Public Policy

CBO’s updated long-term budget projections are grim

In June of this year, CBO laid out the projected fiscal health of the federal budget over the coming decades in their 2018 Long Term Budget Outlook report.  This report project’s “extended baseline” scenarios that assume that all laws on the books will be implemented as written.  For instance, if there is a spending bill to fund a program over 10 years and then have the program end, the extended baseline projection assumes this will happen…even if it is more likely that the program will be continued in some form in year 11.  Similarly, if there are income tax cuts intended to last 10 years, the extended baseline current law scenario requires the government to assume that the tax cuts will be rescinded in year 11 even when that may not be the case.  In that report:

CBO projects debt held by the public will roughly double as a share of the economy under current law, from 78 percent of GDP at the end of 2018 to 152 percent of GDP in 2048 – an unprecedented level.

Unfortunately, that is the optimistic view.  The CBO’s recently released it’s alternative scenarios that–although not reflective of current law–are more reflective of what is likely to occur in the future. Although CBO considers three alternative scenarios, the key provisions of each are that they maintain in place the Trump tax cuts which are due to expire in 2026.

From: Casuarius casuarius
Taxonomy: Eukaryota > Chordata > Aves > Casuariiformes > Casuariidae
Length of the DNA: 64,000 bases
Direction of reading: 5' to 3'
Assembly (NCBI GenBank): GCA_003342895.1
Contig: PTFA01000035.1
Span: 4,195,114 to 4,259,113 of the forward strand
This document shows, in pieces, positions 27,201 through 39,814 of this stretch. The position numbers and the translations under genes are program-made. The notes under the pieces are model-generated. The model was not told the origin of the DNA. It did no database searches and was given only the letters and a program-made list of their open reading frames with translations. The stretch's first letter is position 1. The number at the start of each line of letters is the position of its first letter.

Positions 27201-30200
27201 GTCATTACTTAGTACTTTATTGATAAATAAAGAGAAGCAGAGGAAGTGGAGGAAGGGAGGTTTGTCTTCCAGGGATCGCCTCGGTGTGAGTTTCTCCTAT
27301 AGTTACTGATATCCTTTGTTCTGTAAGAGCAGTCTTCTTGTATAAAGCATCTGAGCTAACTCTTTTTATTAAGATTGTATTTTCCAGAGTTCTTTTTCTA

Under all three alternative scenarios, debt as a percentage of GDP would be much higher than the 118 percent of GDP projected under the extended baseline (see Figure 1 on page 2). In 2038, it would equal 148 percent of GDP under the first scenario, 151 percent under the second, and 165 percent under the third.

In the worst case, we could expect debt to more than double as a share of GDP (165%) compared to where it stands today (78% of GDP). Even the most conservative alternative scenario would represent a 90 percent increase in the debt load relative to the overall economic activity.

While the alternative scenarios focus largely on the Trump tax cuts, health care is also a key driver of the large federal debt.  As stated in the June 2018 report:

Major Trust Funds Are Headed Toward Insolvency. CBO projects the Highway, PBGC Multi-Employer, Social Security Disability Insurance, Social Security Old-Age and Survivors Insurance, and Medicare Hospital Insurance trust funds will all be exhausted by 2032 without action to stabilize their finances.

In short, we need to cut spending or increase revenues (i.e., raise tax rates or increase GDP) in order to slow the growing debt burden for future generations.


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